The Connect802 engineering team has a deep understanding of 802.11ac and 802.11ad technology and provides 802.11ac 802.11ad design consulting, 802.11ac and 802.11ad products and complete support.


CSS Mega Menu Css3Menu.com

 

Connect802 is an authorized equipment and software reseller.

Tutorial Topic Sections
Intended to be read in sequence

1 - Establishment of the 802.11ac and 802.11ad Standards 6 - QAM Modulation and OFDM Symbols
2 - Transmit Output Power 7 - Comparing 802.11ac and 802.11ad QAM and OFDM Implementation
3 - Oxygen Absorption of RF at 60 GHz 8 - Real-World Expectations for 802.11ac and 802.11ad
4 - Channel Width and Guard Interval 9 - Antenna Differences: Beamsteeering, Gain and Range
5 - MIMO and Implementation of Multiple Spatial Streams 10 - Overall Perspective and Conclusions

Overall Perspective and Conclusions

802.11ac follows the evolution of 802.11b to 802.11g to 802.11n; 802.11ad is NOT on that same path. 802.11ad stands alone as a potential HDMI cable replacement or for other short-range, low-user-density applications. Remember that there are only 4 802.11ad channels versus a potential for 24 802.11ac channels in the 5 GHz band. Per-user capacity (for simultaneous users) in an open space under 1 million square feet = (Channel_Count X Per_Channel_Capacity) / Number_Of_Users. The calculation for per-user-capacity based on channel count assumes that the WLAN supports access point load balancing. Because 802.11ac supports 5 times more channels than 802.11ad the number of users that can be supported is also at least 5 times greater. Remember, too, that a single 802.11ac channel reaches out to a range of over 100 to 200 feet indoors – 802.11ad has a range of less than 30 feet.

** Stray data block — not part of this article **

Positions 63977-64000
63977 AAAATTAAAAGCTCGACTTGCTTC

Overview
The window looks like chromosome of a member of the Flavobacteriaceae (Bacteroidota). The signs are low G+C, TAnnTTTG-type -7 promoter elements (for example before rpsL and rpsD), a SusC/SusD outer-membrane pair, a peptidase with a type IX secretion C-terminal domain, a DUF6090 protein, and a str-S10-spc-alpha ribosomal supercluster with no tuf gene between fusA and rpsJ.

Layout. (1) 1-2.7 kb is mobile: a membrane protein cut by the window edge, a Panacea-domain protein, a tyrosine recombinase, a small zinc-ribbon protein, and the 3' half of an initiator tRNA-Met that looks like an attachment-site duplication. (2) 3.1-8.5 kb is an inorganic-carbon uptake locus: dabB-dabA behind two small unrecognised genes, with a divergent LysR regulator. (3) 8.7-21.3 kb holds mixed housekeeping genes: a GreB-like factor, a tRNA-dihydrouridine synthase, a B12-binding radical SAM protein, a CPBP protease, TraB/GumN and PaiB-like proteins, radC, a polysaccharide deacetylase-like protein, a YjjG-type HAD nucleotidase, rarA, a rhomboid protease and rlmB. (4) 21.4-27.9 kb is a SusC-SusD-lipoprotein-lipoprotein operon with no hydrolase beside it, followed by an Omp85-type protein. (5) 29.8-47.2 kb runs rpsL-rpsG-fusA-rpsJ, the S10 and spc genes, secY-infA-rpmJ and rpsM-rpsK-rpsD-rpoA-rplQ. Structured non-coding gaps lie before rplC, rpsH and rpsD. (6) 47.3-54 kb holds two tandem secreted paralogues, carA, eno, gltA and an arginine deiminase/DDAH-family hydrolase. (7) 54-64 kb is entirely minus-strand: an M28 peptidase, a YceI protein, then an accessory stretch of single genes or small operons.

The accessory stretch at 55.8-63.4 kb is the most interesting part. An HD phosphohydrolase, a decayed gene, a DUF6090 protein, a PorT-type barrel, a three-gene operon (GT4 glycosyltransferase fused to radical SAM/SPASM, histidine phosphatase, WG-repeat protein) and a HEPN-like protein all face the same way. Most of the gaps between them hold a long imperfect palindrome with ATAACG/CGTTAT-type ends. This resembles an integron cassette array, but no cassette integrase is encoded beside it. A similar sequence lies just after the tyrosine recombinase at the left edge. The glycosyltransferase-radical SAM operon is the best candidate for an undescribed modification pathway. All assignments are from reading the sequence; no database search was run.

Let’s put this all in perspective: 802.11ac is a direct evolution of 802.11n; 802.11ad is a short-range, very high-throughput, low user-density solution. 802.11ac provides greater user density and higher per-user throughput than 802.11n but tops out at roughly 500 Mbps per user. 802.11ad is limited to 10 to 30 feet but may provide 2 to 3 Gbps to a single user.

As we stated when we started this discussion: Where 802.11ac is effectively “faster WiFi”, 802.11ad is effectively “wireless HDMI”. 802.11ac will bring greater capacity to a large coverage cell while 802.11ad will provide dramatic throughput to a few users in a small area. 802.11ac is a wireless LAN while 802.11ad is a wireless PAN. The final thought about both 11ac and 11ad is: don’t forget that the throughput bottleneck may be your wiring or your Internet connection. You can’t push multi-gigabit 11ac or 11ad through Cat5e 100 Mbps Ethernet or even Cat6e Gigabit Ethernet. All the fantasies about greater-than-Gigabit wireless cell capacity will have to wait until the wired infrastructure is upgraded. A single 802.11ad access point in a home may provide greater-than-Gigabit connectivity for HDMI HD video (between computer and television). A single 802.11ac access point in a conference room may provide greater-than-Gigabit peer-to-peer connectivity. 11ad or 11ac connectivity back to the Internet or to servers in a data center will have to wait for greater-than-Gigabit wired infrastructure.